What Is Slow Food > Slow Food USA Blog
Posted on Wed, March 24, 2010 by Jerusha Klemperer
by intern Julia Landau
Jamie Oliver, the famed Naked Chef, launches his new reality TV program Jamie Olivers Food Revolution this Friday, March 26 at 8pm EST on ABC. For folks like me who cant wait until Friday (who said patience was a virtue?), a sneak peak of the first episode is available.
The show accompanies Oliver through his quest to change the way America eats. Hes chosen Huntington, WV, the statistically unhealthiest city in the U.S., as his jumping-off point.
Jamies efforts are two-pronged, focusing both on school food and on family cooking in the home. On both fronts hes up against resistance and skepticism. In the first moments of the show, we watch Oliver meet Central City Elementarys crew of chefs, who have to operate within a broken system and arent necessarily happy with ambitious outsiders telling them what to do. Following his tense introduction to the cafeteria, Oliver brings the revolution home to a local family, where his challenge is to transform the diet of a family living off of fried food and frozen pizzas. Hes up against fifty years of ingrained values and misinformation.
TV hoopla aside, I believe this show is actually a big deal. It has the potential to speak to a mostly mainstream audience, and to help Americans take a hard look at school food and what were eating. To be sure, he may piss off more than a few people, but Im glad to see he isnt shying away from hitting the ground and talking to people face-to-face. Lets also consider the network on which the show is airing ABC. This isnt the Food Network. Hes outside the bubble.
Whats more, Jamies show comes at exactly the right time, as Congress is just beginning to discuss its bill to update school meal programs. The timeliest way to join the food revolution is to ask your legislators to support a strong Child Nutrition Act that helps schools serve healthier food. Check out Slow Food USAs Time for Lunch Campaign to get involved and check out Jamie Olivers Food Revolution for some laughs, some tears, and hopefully a happy ending.
Posted on Mon, March 22, 2010 by Gordon Jenkins
Last week, Slow Food Denver volunteer Andrew Nowak had the opportunity to sit down with one of Senator Michael Bennets staff members in D.C.
In the meeting with Senator Bennets staff, Andrew talked about his nine years of work coordinating Slow Food Denvers Seed to Table School Garden Program. He also encouraged the Senator to help schools serve healthier food by passing a strong Child Nutrition Act and to include legislation to support purchases of local food through Farm to Cafeteria initiatives.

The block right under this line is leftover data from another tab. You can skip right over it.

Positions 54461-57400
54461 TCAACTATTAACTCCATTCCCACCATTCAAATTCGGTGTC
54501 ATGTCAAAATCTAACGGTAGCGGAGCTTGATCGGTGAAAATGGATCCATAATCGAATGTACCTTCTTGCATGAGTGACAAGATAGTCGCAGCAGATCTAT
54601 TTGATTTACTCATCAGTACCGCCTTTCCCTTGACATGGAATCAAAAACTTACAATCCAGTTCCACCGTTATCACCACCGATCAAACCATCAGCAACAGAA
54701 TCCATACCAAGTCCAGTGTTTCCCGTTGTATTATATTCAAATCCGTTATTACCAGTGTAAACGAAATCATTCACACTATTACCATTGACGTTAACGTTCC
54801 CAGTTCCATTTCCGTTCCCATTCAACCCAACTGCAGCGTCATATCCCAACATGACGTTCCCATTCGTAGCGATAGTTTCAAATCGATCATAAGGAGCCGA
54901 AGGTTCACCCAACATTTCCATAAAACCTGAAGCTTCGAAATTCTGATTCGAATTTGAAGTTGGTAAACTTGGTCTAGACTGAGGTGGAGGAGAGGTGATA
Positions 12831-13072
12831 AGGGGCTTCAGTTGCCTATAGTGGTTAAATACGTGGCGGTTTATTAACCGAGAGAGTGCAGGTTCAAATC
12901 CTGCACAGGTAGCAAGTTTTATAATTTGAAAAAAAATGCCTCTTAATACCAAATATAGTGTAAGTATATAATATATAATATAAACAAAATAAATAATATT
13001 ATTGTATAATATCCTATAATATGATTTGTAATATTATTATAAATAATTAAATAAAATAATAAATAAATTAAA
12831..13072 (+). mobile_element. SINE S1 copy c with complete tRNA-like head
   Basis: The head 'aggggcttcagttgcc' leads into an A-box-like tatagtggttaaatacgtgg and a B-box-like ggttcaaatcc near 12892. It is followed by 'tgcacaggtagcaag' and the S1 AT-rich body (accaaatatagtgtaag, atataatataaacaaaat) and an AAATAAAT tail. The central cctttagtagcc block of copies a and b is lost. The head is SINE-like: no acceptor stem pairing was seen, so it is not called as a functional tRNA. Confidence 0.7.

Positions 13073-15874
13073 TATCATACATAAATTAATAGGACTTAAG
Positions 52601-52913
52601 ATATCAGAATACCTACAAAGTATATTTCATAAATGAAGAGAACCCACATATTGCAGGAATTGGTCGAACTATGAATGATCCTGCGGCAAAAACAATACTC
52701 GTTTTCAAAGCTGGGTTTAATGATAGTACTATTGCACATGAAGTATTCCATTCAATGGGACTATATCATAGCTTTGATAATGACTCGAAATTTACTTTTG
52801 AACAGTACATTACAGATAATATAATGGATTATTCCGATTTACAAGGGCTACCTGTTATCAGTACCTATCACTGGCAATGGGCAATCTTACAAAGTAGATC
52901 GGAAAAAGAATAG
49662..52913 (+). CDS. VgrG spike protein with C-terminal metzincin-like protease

After, Andrew had a few words of encouragement for other Slow Food leaders:
For someone who participated in this arena for the first time, I do feel closer to the process and have learned quite a bit of what goes on. I can’t say that I will become a total political junkie after this experience, but I am a more informed voter. I think you should encourage other Slow Food leaders to reach out and connect with their representatives on this issue.
Well said. Contacting your legislators staff is an opportunity to become someone on whom the staff relies for advice and information. Its a particularly good idea if your Senator is on the Agriculture Committee, because theyll begin marking up the Child Nutrition on March 24.
To learn more about Slow Food Denvers work with local schools, check out what Andrew had to say in this recent article on INDenverTimes.com.
Posted on Fri, March 19, 2010 by Jerusha Klemperer
by intern Julia Landau
Over 100 school food service directors, community activists, and government agency partners will convene at the second Annual Meeting of the organization School Food FOCUS in Chicago on March 25-27, 2010.
School Food FOCUS supports the nations largest urban school districts in their efforts to procure more healthful, more sustainably produced and regionally sourced food. FOCUS was developed in response to a call by urban school districts to transform the quality of school food. The organization is also driven by a recognition that improving the meal service in large school districts with major purchasing power can go a long way towards improving the food system nationwide.
The keynote speaker of next weeks conference is Jan Poppendieck, author of the new book Free For All: Fixing School Food in America (We reviewed it on this blog last month). The meeting will also feature the first Real School Food Showcase - a selection of carefully chosen chicken, whole grain and other food products available for institutional purchasing that strive to meet FOCUS criteria for more healthful, local, and sustainable.